By Ray Pride Pride@moviecitynews.com

Jason Bailey

“Bigelow has spent much of her career making movies about men, about their interactions, transactions, and bravado, and it’s hard to think of another director who could better capture the tension of escalating, toxic masculinity. Considering her preoccupations and Boal’s attention to historical detail, it’s dispiriting that a strain of criticism has appeared insisting that, as a white woman, it wasn’t Bigelow’s place to direct this film, or that it was made “by white creatives who do not understand the weight of the images they hone in on with an unflinching gaze.” Putting aside the troubling bad faith assumed by such a charge, it’s worth wrestling with whether white filmmakers are to tell stories rooted in the history and struggles of people of color. There should be more African-American filmmakers with resources to tell stories like these; inclusion behind the camera should be the ultimate goal. But does that mean there’s a moratorium on those stories in the meantime? Would it be better for this tragedy to go untold than for it to be dramatized by a gifted director? Is she permitted only to tell stories about white people – and thus, put even more of them into a cultural marketplace that’s already saturated?  That’s everyone’s own call to make. If Detroit had been made by a person of color, it might have been a better film; it might not’ve. It would’ve certainly been a different film.”
~ Jason Bailey

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“Because of my relative candor on Twitter regarding why I quit my day job, my DMs have overflowed with similar stories from colleagues around the globe. These peeks behind the curtains of film festivals, venues, distributors and funding bodies weren’t pretty. Certain dismal patterns recurred (and resonated): Boards who don’t engage with or even understand their organization’s artistic mission and are insensitive to the diverse neighborhood in which their organization’s venue is located; incompetent founders and/or presidents who create only obstacles, never solutions; unduly empowered, Trumpian bean counters who chip away at the taste and experiences that make organizations’ cultural offerings special; expensive PR teams that don’t bring to the table a bare-minimum familiarity with the rich subcultural art form they’re half-heartedly peddling as “product”; nonprofit arts organizations for whom art now ranks as a distant-second goal behind profit.”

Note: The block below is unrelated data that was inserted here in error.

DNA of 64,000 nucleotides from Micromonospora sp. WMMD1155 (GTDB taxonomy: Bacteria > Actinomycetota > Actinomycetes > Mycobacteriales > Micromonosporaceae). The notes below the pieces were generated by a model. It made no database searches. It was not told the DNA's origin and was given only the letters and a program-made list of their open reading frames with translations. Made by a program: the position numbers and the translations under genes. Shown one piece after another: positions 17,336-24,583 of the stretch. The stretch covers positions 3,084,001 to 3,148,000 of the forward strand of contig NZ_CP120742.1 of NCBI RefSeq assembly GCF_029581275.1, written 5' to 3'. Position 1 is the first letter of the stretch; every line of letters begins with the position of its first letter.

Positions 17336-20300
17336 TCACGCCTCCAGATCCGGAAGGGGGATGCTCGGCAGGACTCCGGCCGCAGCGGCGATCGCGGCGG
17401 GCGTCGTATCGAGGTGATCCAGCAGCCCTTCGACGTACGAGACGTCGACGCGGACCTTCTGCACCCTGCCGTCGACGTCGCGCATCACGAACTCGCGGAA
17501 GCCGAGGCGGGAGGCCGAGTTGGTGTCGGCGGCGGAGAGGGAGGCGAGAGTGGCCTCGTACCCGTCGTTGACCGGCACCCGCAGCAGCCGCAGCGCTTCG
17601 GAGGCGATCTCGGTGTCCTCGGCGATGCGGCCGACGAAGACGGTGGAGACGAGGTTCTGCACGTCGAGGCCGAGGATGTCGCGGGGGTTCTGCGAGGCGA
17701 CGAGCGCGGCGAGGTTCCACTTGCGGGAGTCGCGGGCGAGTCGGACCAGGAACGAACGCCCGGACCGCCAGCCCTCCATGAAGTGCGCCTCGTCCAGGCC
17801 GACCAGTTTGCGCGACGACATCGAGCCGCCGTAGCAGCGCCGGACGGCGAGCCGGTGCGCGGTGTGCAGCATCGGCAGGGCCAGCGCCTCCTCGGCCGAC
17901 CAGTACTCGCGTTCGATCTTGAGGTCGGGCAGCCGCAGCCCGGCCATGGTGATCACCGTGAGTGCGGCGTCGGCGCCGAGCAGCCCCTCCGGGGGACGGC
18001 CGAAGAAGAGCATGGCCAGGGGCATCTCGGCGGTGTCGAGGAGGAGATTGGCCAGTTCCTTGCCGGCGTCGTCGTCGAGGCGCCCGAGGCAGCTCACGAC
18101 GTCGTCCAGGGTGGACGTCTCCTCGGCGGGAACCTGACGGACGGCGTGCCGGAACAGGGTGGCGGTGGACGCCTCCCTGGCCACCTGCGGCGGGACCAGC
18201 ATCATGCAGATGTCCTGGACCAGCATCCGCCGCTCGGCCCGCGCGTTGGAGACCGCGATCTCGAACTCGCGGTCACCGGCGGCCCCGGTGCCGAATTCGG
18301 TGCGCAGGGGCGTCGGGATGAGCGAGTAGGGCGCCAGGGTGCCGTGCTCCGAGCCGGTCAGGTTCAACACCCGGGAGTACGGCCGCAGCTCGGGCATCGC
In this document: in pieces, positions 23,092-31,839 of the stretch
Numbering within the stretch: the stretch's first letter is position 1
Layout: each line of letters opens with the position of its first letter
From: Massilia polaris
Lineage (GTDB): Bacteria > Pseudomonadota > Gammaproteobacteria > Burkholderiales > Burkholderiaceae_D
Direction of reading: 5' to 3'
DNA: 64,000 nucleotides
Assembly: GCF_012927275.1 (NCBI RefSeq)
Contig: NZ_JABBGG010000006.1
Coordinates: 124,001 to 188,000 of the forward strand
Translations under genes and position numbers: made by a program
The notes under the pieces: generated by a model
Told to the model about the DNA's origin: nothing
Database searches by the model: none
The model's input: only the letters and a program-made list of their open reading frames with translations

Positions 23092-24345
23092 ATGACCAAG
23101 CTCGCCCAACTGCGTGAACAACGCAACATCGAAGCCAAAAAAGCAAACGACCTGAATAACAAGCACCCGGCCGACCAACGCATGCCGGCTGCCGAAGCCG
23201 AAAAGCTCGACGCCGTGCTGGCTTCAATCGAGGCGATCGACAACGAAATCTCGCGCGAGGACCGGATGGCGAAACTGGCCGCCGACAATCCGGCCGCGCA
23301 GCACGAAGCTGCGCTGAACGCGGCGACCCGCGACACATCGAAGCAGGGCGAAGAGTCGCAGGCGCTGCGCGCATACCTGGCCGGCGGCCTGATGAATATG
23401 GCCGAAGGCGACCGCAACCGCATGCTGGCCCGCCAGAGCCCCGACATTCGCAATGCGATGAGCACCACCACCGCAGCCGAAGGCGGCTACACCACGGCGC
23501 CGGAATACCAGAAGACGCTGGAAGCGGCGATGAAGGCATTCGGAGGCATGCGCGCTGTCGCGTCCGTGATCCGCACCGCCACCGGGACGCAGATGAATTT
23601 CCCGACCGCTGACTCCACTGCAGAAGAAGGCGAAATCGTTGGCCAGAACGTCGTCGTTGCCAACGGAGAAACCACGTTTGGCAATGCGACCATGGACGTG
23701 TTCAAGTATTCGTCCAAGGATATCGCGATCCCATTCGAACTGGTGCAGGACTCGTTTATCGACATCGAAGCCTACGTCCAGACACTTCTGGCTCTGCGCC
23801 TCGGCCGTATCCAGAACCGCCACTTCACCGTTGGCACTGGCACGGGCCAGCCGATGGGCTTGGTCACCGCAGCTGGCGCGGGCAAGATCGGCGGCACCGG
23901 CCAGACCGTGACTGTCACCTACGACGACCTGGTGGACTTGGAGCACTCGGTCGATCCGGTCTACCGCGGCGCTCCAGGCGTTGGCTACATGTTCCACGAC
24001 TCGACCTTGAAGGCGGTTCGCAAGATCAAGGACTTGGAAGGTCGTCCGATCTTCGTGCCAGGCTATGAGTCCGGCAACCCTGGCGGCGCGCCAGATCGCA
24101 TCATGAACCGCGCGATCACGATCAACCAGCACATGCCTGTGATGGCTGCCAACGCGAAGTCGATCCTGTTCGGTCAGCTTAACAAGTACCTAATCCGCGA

~ Eric Allen Hatch

To me, Hunter S. Thompson was a hero. His early books were great, but in many ways, his life and career post–Fear and Loathing on the Campaign Trail is a cautionary tale for authors. People expected him to be high and drunk all the time and play that persona, and he stuck with that to the end, and I don’t think it was good for him. I always sort of feel mixed emotions when I hear that people went and hung out with Hunter and how great it was to get high with Hunter. The fact is the guy was having difficulty doing any sustained writing at all for years probably because so many quote, unquote, “friends” wanted to get high with him … There was a badly disappointed romantic there. I mean, that great line, “This is where the wave broke, the tide rolled back … ” This was a guy that was hurt and disappointed and very bitter about things, and it made his writing beautiful, and also with that came a lot of pain.
~ Anthony Bourdain